The UK government signed the Asylum Partnership Arrangement with the Rwanda government on the 14th of April 2022.


As part of the plan, the government is intending to relocate some asylum seekers to Rwanda on a one-way ticket.  The relocation plan will target young single migrants who have arrived in the UK since 1st January 2022. Once transferred, Rwanda would take responsibility for those sent there. The Home Office intended to make its first transfer on 14th June, however this was blocked at the last minute by the European Court of Human Rights. The UK Government have since maintained their position that they intend to continue with the policy.


Humans Rights Watch Concerns


The Humans Rights Watch has published a letter that has been sent to the Secretary of State for the Home Department expressing their serious concerns with the UK-Rwanda Asylum Partnership Arrangement and expulsions to Rwanda. Some of the concerns are as follows:


  • Asylum seekers will be processed under Rwanda’s asylum system. This means that the UK is seeking to shift their responsibilities onto another country and therefore acting against the purpose of the 1951 Refugee Convention
  • Rwanda cannot be considered as a safe third country for asylum seekers as there has been routine reports of serious human right violations.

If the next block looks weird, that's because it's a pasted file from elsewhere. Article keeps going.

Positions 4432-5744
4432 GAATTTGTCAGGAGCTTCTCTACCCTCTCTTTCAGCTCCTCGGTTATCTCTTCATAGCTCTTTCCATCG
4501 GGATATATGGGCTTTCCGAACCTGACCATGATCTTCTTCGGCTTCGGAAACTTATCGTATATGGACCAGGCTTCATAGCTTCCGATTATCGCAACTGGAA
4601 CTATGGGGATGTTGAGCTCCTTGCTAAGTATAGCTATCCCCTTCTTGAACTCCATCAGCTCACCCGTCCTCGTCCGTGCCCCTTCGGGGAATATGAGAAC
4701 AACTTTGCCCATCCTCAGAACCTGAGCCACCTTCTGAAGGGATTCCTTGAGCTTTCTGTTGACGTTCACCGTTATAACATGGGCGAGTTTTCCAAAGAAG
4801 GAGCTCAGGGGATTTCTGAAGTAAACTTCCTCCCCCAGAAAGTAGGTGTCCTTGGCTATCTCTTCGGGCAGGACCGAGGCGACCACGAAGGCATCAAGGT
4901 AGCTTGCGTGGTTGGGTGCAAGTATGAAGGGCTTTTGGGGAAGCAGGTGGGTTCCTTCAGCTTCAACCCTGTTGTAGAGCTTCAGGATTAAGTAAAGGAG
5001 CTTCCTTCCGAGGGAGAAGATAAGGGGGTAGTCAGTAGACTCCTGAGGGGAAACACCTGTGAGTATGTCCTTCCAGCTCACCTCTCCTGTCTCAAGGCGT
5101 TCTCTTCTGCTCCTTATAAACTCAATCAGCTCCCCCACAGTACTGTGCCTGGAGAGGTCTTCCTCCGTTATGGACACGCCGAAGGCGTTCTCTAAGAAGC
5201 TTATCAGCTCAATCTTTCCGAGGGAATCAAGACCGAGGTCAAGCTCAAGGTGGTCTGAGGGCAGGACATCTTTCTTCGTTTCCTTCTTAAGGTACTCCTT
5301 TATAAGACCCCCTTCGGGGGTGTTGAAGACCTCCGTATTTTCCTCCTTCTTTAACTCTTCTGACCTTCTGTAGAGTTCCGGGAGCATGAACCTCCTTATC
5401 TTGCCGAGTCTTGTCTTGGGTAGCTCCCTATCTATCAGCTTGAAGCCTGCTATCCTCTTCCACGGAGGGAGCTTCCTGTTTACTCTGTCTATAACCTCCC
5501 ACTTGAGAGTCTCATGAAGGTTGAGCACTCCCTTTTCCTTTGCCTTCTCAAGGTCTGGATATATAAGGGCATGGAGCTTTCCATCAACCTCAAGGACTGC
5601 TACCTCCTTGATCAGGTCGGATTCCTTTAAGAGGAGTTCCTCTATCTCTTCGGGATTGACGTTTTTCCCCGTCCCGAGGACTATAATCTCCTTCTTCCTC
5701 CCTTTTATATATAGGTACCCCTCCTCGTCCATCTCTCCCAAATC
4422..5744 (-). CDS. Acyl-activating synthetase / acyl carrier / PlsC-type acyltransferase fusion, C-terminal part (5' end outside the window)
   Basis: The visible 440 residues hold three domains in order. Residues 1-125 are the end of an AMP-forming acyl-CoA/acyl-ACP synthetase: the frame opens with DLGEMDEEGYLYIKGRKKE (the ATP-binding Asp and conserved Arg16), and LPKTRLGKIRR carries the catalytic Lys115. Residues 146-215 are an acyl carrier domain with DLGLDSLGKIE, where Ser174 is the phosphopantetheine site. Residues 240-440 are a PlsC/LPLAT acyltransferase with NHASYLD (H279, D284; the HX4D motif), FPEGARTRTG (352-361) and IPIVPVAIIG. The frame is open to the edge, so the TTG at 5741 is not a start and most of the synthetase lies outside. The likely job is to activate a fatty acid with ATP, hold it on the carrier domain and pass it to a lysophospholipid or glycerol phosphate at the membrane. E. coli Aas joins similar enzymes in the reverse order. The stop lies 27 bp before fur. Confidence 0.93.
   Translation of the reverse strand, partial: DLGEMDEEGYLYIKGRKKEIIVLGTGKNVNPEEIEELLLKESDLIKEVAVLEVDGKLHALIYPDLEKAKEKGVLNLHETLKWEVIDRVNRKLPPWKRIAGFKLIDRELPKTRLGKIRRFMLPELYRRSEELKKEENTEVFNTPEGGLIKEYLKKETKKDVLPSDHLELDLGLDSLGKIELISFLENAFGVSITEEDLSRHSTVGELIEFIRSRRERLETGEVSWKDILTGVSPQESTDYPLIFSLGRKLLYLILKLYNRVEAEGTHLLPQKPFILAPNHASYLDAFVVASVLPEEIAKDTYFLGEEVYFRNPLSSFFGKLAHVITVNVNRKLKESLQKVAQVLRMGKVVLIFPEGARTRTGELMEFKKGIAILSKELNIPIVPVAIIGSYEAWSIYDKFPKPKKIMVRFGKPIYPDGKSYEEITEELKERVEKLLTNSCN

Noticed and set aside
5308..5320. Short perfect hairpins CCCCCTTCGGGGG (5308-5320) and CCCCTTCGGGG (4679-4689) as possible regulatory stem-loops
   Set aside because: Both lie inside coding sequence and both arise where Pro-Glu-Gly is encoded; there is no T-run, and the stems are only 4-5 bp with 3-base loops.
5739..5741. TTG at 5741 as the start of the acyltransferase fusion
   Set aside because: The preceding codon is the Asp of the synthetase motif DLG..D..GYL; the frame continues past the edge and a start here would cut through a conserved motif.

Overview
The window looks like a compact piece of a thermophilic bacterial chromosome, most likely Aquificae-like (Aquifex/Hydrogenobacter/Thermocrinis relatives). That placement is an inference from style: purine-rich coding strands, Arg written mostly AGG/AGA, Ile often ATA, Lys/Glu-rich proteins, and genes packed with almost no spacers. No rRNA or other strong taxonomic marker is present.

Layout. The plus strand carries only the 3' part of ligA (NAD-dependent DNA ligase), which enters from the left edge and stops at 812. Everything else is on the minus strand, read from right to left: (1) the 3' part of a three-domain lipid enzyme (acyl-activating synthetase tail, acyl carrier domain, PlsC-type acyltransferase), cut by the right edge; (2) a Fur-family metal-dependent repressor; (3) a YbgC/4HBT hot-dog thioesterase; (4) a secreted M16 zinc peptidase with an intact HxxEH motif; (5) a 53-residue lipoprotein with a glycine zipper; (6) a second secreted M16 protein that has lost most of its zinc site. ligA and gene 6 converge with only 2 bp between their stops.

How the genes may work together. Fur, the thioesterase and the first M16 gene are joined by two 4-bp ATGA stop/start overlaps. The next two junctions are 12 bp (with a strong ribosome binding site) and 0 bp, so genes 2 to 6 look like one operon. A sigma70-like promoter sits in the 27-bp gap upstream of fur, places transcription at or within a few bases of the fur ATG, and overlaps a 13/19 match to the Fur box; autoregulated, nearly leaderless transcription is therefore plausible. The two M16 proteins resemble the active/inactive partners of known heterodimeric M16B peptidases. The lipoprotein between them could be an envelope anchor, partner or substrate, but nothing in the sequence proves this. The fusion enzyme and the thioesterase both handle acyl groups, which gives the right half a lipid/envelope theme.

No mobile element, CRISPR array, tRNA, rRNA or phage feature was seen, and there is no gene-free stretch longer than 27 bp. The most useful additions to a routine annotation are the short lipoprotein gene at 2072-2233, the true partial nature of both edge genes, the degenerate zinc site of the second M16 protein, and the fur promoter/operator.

• Rwanda has reports of Arbitrary detention, ill-treatment, and torture in official and unofficial detention facilities are commonplace in Rwanda
  • HRW have concerned that there would be serious violations of free speech. Asylum seekers will be at risk of abuse if they speak up about their treatment or conditions in Rwanda.
  • The Rwandan judiciary’s lack of independence and failure to investigate abuse
  • Abuses against and risks for LGBT people


UN High Commissioner for Refugees (UNHCR)


The UN High Commissioner for Refugees (UNHCR) has published its analysis of the legality and appropriateness of the UK-Rwanda Asylum Partnership Arrangement and expulsions to Rwanda.


In particular, the UNHCR considered whether the arrangement met the requirements of the 1951 Convention Relating to the Status of Refugees and its 1967 Protocol Relating to the Status of Refugees.


The UNHCR concluded that asylum seekers and refugees claims should be processed in the state where they first arrive and therefore the current UK—Rwanda arrangement fails to meet the required standards and it seems to shift UK’s responsibility and lacks necessary safeguards.


Our comments


Both publications produced by the Humans Rights Watch and The UN High Commissioner for Refugees hold very valid points which need to be addressed by the United Kingdom. Asylum Seekers and Refugees are some of the most vulnerable in society and we must ensure that their cases are dealt with great care.


It appears that in light of the above, the Secretary of State may need to brace themselves for a legal challenge in the near future. This would suggest that it will not be as easy for the Government to proceed with the Rwanda policy as they might wish, something they claimed they anticipated when the policy was announced.


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